Erdogan Gathers His Top Turkey Security Chiefs as Purges Spread

Turkey's Erdogan Expands Purge Across Country
  • National Security Council, AK Party, cabinet all due to meet
  • Detentions, firings reach 60,000 as they extend to academia

Turkey’s President Recep Tayyip Erdogan met with top security officials for the first time since Friday night’s thwarted coup amid a widening purge of state institutions, and has vowed to make an “important” announcement afterward.

Following a National Security Council meeting in Ankara that began at about 1 p.m., Erdogan will also gather with ruling AK Party government ministers as well as the full cabinet in a series of meetings that could last several hours.

Erdogan chairs a meeting of the National Security Council in Ankara, on July 20.
Erdogan chairs a meeting of the National Security Council in Ankara, on July 20.
Photographer: Kayhan Ozer/AFP via Getty Images

Deputy Prime Minister Nurettin Canikli told BloombergHT television in an interview Tuesday that measures to be announced will include a “new framework in line with the constitution” for the prosecution of the coup plotters. Erdogan’s chief adviser Cemil Ertem told Anadolu news agency there’s no plan to impose capital controls, and Deputy Prime Minister Mehmet Simsek said on Twitter that policy steps taken will be “market friendly.”

The government’s crackdown in reprisal for the coup attempt has been swift and severe. Turkey has detained, suspended, fired or stripped the professional accreditation of around 60,000 people, according to Bloomberg calculations. Erdogan has blamed the foiled military intervention on supporters of U.S.-based religious leader Fethullah Gulen. As that purge extended to the country’s academic institutions on Tuesday evening, the lira weakened to within 1 percent of a record low.

Academics including university presidents were barred on Wednesday from traveling abroad until further notice, state-run Anadolu news agency reported, citing the Council of Higher Education. They have been told to “assess” academics and staff linked to Gulen. NTV said that presidents of four universities were removed from office. And 245 staff were fired at the Youth and Sports Ministry, it said.

Obama Call

The purges have unsettled Turkey’s allies and investors by raising concerns that Erdogan’s response may be an overreach that further destabilizes Turkish society and weakens its institutions. Erdogan has been seeking to consolidate power in the presidency since he was elevated to that office two years ago, and has indicated he believes the attempted coup vindicates his policies. Late on Tuesday, U.S. President Barack Obama, in a phone call, urged his ally to act in a way that was “consistent with the democratic” values of the Turkish constitution.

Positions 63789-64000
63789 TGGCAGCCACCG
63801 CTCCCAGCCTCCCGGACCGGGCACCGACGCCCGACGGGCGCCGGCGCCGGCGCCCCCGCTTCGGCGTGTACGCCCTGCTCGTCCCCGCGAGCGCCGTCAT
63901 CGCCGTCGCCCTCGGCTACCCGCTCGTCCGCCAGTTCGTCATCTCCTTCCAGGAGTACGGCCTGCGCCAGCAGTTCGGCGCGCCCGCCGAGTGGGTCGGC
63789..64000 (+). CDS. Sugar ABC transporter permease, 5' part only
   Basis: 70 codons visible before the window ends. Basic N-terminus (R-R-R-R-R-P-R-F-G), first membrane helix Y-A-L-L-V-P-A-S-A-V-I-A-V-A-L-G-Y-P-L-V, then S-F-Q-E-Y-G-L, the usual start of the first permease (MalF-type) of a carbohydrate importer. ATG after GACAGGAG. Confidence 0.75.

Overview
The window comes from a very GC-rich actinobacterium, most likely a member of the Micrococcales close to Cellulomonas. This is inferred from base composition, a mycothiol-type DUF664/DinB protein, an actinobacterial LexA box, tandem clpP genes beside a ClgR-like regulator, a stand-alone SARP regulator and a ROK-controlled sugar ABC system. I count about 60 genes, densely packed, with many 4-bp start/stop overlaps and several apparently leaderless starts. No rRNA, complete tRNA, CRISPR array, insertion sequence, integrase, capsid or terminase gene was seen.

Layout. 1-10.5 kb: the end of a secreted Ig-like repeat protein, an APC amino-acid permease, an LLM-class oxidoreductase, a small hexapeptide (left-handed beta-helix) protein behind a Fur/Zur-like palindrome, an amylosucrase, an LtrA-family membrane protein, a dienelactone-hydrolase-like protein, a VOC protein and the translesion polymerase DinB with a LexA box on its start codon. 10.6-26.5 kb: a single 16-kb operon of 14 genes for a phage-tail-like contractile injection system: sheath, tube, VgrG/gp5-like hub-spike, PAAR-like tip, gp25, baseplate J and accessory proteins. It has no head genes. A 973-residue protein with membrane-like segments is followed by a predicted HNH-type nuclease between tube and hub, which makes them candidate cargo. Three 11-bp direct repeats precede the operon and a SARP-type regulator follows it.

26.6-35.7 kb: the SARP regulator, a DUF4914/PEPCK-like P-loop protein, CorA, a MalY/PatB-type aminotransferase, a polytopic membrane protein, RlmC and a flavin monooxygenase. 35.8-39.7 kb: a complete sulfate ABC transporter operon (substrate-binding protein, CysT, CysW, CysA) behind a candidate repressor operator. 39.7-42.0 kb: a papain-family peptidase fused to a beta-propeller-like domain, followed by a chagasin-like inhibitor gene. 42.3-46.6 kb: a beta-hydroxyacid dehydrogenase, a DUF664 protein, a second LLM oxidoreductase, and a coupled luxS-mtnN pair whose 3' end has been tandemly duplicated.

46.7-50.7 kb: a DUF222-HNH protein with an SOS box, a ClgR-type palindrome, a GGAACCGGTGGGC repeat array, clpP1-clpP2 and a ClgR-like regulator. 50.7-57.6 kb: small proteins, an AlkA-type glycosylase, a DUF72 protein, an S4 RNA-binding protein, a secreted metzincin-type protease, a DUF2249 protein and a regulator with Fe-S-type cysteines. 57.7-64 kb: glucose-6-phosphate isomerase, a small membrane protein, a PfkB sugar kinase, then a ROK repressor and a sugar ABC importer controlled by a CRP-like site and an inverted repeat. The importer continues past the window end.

“We are witnessing a crackdown of exceptional proportions in Turkey at the moment,” Andrew Gardner, Amnesty International’s Turkey researcher, said in a statement. “While it is understandable, and legitimate, that the government wishes to investigate and punish those responsible for this bloody coup attempt, they must abide by the rule of law and respect freedom of expression.”

Moody’s Investor Services said Monday that it’s put Turkish debt on review for a possible downgrade from its Baa3 credit rating, already the lowest investment grade, because of the attempted coup and its potential impact on growth. JPMorgan analysts wrote in a note Wednesday that Turkish sovereign bonds worth $7.2 billion are at risk of forced selling if Turkey’s ratings are cut to junk.

The lira was trading at 3.04 to the dollar, compared with about 2.90 in the days before the attempted coup. Yields on Turkey’s 10-year bonds rose for the fourth day in a row to 10.12 percent.

Death Penalty

As the post-coup backlash gathers pace, European leaders have warned Turkey about re-instituting the death penalty, with French President Francois Hollande on Tuesday saying such a move would end Turkey’s European Union membership talks. The last executions in Turkey were in the mid-1980s and capital punishment was formally abolished in 2004.

The U.S.-Turkish relationship has been tested by recent events, with officials trading barbs in the last few days about Turkey’s request that the U.S. extradite Gulen, who has denied any involvement in the failed putsch. On Tuesday, the defense ministers of the two NATO countries spoke by phone and re-affirmed their commitment to fight Islamic State, the U.S. Defense Department said in a statement.

The coup attempt came with Turkey engaged in an escalating fight with Kurdish PKK rebels and unsettled by a series of major bombings claimed by Islamic State. Seeking to end speculation that Kurdish militant leader Abdullah Ocalan had been harmed during the military uprising, Turkey’s Justice Ministry told NTV that he was “in good condition.”

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